New Labour Migrations Between Vietnam and the UK: Motivations, Journeys and Reflections
In recent years there has been a noticeable increase in Vietnamese migration to the UK. Perceiving themselves as coming to seek a ‘better life’, this youthful group is largely depicted in the media as either trafficked through nail salons, cannabis factories or as unaccompanied ‘child’ migrants (Barber and Nguyen, 2015). This has raised concerns for authorities, especially specialist crime agencies, in both countries. These concerns relate to human smuggling, illegal drug trades and money laundering. Their associated social and economic consequences, such as burdens on the welfare and asylum systems in the UK, and family separation and poverty in Vietnam are also noted. This project seeks to understand why these migrants come to the UK. It explores their aspirations, expectations and experiences at different stages of migration. Identifying common perspectives of the migrants from both the home and host country this project aims to gain a deeper understanding of social agency and migratory strategies, to provide a fuller and more nuanced understanding of this migration.
Despite increasing interests in Vietnamese migration patterns to the UK among social research communities, there appears to remain a gap in the literature about migrants’ perceptions and pathways. Existing evidence suggests human trafficking is the main means of migrants’ arrival in the UK; and that as a result Vietnamese migrants are forced into bonded labour and slavery (SOCA 2013, CEOP 2009a and b). However, it is recognised that closer examination might reveal more complex routes and reasons for migration. By engaging in collaboration with scholars and practitioners both in Vietnam and the UK, this project seeks to develop a deeper understanding of why Vietnamese migrants wish to come to the UK, and what they hope to achieve through migration and their experiences once in the UK and/or on return to Vietnam. The project’s objectives are:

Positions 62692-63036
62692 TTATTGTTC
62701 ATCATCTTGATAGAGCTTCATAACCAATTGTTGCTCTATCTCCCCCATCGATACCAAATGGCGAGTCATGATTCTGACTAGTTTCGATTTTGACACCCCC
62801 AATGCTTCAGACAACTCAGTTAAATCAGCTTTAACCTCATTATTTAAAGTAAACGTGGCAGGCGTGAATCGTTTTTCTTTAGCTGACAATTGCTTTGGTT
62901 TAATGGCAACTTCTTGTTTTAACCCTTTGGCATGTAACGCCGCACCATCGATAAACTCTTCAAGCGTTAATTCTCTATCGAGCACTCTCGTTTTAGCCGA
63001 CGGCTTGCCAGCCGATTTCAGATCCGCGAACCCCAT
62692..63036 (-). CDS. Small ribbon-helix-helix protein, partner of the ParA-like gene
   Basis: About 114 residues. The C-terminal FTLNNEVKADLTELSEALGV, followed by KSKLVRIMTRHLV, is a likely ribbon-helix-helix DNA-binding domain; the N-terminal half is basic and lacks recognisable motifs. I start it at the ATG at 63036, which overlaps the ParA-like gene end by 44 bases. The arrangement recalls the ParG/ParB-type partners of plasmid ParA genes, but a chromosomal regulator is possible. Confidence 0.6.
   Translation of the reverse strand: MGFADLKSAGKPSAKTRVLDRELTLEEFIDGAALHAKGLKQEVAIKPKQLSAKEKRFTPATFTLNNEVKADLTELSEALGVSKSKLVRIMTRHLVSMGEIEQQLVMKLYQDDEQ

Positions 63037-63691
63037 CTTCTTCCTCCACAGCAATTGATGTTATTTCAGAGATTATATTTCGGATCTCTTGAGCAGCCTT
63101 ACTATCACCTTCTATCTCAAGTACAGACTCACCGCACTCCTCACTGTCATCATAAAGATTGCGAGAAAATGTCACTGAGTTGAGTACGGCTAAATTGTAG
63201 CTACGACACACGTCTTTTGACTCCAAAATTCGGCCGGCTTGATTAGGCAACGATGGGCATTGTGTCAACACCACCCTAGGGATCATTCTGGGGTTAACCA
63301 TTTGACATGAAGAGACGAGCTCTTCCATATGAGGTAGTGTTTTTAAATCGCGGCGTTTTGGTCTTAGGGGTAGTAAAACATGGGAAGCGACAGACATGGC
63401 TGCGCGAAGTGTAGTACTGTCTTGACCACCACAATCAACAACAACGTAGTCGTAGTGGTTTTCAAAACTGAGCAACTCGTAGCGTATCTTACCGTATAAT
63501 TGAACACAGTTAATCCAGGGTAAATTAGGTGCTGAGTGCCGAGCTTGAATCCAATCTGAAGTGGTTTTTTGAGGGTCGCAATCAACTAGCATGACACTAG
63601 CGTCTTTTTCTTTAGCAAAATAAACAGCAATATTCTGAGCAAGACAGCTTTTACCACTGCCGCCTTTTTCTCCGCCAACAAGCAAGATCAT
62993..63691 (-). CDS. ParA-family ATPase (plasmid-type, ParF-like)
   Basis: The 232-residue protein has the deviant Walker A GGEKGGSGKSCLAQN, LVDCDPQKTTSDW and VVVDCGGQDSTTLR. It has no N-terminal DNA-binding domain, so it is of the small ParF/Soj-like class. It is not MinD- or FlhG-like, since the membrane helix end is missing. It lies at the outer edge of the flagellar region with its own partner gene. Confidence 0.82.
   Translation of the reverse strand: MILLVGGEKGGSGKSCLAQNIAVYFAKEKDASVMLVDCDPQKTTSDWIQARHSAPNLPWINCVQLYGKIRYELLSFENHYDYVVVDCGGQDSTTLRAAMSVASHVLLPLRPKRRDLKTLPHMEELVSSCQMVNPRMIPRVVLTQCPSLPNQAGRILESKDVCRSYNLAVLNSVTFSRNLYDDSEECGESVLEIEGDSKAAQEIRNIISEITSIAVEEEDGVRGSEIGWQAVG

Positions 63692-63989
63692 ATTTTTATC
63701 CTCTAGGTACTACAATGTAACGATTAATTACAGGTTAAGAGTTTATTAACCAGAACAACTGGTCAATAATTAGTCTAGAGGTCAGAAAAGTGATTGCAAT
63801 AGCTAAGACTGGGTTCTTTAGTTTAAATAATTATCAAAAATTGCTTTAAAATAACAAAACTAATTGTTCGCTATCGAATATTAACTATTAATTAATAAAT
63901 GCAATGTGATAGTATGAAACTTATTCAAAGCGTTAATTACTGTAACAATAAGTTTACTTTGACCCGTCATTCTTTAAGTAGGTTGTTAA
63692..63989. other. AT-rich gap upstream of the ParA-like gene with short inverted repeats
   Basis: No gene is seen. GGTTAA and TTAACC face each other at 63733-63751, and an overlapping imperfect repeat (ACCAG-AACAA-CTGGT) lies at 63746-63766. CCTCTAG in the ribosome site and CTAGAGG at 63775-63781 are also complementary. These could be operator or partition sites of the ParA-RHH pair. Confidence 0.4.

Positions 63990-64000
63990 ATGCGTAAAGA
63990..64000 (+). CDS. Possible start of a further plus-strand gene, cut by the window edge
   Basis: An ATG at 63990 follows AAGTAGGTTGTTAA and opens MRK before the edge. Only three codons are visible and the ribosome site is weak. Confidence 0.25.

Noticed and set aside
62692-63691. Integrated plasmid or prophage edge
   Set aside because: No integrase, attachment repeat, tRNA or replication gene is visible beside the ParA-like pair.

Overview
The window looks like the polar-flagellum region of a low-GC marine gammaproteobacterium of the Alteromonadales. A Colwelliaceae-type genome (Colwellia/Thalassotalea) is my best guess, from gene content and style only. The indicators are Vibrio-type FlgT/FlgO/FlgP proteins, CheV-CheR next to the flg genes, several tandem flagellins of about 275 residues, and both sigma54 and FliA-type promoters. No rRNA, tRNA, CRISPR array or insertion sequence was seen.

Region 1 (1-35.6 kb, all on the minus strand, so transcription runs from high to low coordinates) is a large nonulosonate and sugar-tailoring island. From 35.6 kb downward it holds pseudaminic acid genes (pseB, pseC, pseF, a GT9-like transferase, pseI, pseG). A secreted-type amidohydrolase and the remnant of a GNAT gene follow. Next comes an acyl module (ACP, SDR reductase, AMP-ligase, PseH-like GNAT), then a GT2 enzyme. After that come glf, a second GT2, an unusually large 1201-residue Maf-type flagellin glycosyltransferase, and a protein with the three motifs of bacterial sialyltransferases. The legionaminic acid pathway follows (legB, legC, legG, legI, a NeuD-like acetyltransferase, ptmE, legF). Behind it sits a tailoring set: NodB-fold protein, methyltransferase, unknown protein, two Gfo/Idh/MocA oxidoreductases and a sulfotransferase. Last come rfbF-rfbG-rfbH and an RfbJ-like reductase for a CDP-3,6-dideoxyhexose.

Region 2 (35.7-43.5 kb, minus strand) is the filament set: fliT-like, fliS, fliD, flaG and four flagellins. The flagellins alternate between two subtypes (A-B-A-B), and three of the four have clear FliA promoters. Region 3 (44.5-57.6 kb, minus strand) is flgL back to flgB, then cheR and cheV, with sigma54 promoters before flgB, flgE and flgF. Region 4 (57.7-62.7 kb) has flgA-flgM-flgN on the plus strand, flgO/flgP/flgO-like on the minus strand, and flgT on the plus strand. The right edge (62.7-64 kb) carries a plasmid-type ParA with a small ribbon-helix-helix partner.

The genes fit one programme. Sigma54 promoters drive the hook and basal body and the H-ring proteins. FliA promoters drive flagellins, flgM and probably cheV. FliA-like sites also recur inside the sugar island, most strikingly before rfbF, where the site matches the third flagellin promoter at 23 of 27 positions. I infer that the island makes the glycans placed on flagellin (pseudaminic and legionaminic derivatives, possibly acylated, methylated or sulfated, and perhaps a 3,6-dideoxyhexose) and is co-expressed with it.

- To explore how societal perceptions of migration are formed in Vietnam and how these perception change during and after migration.
- To identify the possible routes of passage for migrants (i.e. which countries do they pass through and which networks do they draw upon in this journey) and to draw up a map of migrant routes to show how much/how often they choose each route.
- To understand their overall experiences of migrating to the UK and whether migration contributes to an improvement of their lives and the lives of their family on their return.
To achieve these objectives, a mixed method approach will be used. Firstly, a social survey designed to measure the extent and nature of Vietnamese migration to the UK: this will also serve the purpose of devising a map of migrant routes. Findings from this survey will aid the second phase of the project: in-depth interviews with Vietnamese migrants themselves. The interviews will be conducted with Vietnamese citizens at three different stages of the migration process: 1. Premigration, 2. Migration, 3. Post-migration and return. A second set of interviews will also be conducted with labour agencies and NGOs in Vietnam, as well as charities and NGOs working with Vietnamese migrants in the UK.
Planned research outputs:
- The submission of a larger joint research grant application on the area of migration between Vietnam and the UK to the FCO UK Vietnam Fund (Bilateral Fund).
- Two co-authored journal articles.
- Baseline data on Vietnamese migration in the UK, which will serve later deeper research on this topic.
- New partnerships between UK and Vietnamese researchers
- Clarification and setting first contacts with responsible government officials on the area of migration,
- Shared teaching in Vietnam and the UK.